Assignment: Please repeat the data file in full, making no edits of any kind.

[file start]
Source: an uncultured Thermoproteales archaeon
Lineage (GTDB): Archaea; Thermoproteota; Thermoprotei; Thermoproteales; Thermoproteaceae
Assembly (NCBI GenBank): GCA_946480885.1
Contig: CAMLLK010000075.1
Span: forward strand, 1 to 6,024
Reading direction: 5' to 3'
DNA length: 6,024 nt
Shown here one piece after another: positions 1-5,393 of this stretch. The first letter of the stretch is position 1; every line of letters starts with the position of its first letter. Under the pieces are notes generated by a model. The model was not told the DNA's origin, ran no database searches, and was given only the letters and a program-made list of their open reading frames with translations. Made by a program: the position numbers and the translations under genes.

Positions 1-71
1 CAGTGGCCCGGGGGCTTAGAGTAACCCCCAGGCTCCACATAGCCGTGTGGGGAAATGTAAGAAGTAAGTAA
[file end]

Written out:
Source: an uncultured Thermoproteales archaeon
Lineage (GTDB): Archaea; Thermoproteota; Thermoprotei; Thermoproteales; Thermoproteaceae
Assembly (NCBI GenBank): GCA_946480885.1
Contig: CAMLLK010000075.1
Span: forward strand, 1 to 6,024
Reading direction: 5' to 3'
DNA length: 6,024 nt
Shown here one piece after another: positions 1-5,393 of this stretch. The first letter of the stretch is position 1; every line of letters starts with the position of its first letter. Under the pieces are notes generated by a model. The model was not told the DNA's origin, ran no database searches, and was given only the letters and a program-made list of their open reading frames with translations. Made by a program: the position numbers and the translations under genes.

Positions 1-71
1 CAGTGGCCCGGGGGCTTAGAGTAACCCCCAGGCTCCACATAGCCGTGTGGGGAAATGTAAGAAGTAAGTAA